Cesar Romero was a classically handsome, debonair Latin lothario of stage, film and television for nearly seven decades and an omnipresence on the Hollywood social circuit long after he had given up acting.
To younger audiences, the enduring and versatile Romero was most familiar as the Joker in the television series "Batman" in the mid-1960s and opposite Jane Wyman as matriarch Angela Channing's husband, Peter Stavros, on "Falcon Crest" from 1985 to 1988.
Although he began on Broadway, Romero was probably better known for the dozen or so musical comedy films he made for 20th Century Fox in the 1930s to 1950s opposite such stars as Alice Faye and Betty Grable, and for his role as the Cisco Kid in a series of films.
Romero began his career as a nightclub dancer, and throughout his life was regarded as Hollywood's most desirable dancing partner at parties as well as on stage or screen.
Romero made his stage debut as a dancer in the 1927 New York show "Lady Do," and made his Broadway debut as Ricci in the 1932 play "Dinner at Eight," which ran for more than 300 performances.
Other plays included "Stella Brady," "All Points West," "Spring in Autumn," "Ten Minute Alibi" and "Mr. Barry's Etchings." He toured as the Count di Ruvo in "Strictly Dishonorable."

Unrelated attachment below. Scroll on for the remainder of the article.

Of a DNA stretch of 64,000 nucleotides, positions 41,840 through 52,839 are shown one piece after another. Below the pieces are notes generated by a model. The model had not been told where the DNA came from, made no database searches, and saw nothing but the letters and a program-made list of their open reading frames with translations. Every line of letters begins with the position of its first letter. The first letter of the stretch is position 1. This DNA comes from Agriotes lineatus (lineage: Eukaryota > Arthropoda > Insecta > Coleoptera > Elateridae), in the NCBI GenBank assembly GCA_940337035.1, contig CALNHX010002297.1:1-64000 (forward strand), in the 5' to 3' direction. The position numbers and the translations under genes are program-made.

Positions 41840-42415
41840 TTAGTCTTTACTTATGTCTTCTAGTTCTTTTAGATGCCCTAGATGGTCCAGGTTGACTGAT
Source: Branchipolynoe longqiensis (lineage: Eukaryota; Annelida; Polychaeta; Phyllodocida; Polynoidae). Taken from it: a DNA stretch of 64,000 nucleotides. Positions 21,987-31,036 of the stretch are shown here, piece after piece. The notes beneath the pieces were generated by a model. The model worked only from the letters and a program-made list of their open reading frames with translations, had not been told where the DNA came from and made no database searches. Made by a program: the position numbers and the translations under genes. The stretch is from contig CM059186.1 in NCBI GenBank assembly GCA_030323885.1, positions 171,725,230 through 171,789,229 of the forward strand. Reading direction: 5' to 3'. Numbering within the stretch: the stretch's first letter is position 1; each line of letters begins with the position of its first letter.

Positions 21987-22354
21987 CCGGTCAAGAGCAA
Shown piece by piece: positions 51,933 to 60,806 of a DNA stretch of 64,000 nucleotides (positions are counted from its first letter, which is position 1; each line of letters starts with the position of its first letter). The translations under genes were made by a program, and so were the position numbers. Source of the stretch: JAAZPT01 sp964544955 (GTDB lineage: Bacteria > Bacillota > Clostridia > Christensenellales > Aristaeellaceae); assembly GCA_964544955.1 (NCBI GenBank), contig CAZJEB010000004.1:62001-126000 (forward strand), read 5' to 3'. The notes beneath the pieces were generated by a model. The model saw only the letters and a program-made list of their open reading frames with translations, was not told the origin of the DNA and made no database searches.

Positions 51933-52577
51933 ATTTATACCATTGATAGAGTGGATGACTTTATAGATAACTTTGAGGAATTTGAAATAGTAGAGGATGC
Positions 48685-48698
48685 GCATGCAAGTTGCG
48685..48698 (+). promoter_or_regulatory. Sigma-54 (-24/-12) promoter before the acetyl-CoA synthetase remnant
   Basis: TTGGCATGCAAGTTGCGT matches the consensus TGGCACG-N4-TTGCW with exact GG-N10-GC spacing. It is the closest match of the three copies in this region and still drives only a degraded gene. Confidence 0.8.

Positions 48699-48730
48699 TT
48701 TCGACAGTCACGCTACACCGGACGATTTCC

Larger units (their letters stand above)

Moving to Hollywood, Romero made an early film appearance as Jorgensen in "The Thin Man" in 1934. Other early films in the 1930s included "British Agent," "Show Them No Mercy," "Metropolitan," "Love Before Breakfast," "Wee Willie Winkie," "Happy Landing," "My Lucky Star," the Cisco Kid series and "The Gay Caballero."
After World War II, he resumed his light comedy roles with "Carnival in Costa Rica," "Captain From Castille," "That Lady in Ermine" and "Deep Waters."
During the 1950s, he made such films as "Happy Go Lovely," "Lost Continent," "Prisoners of the Casbah," "The Americano" and the classic "Around the World in 80 Days."
His film career continued well into the 1960s with such films as "Ocean's Eleven," "The Castilian," "Sergeant Deadhead" and "Marriage on the Rocks."
But in the 1950s and 1960s, Romero also became a popular guest on various television series. Along with "Batman," he was the urbane, mysterious foreign courier in the series "Passport to Danger," and appeared frequently in variety series such as the Milton Berle, Martha Raye, Dinah Shore, Betty Hutton, Red Skelton and Jimmy Stewart shows.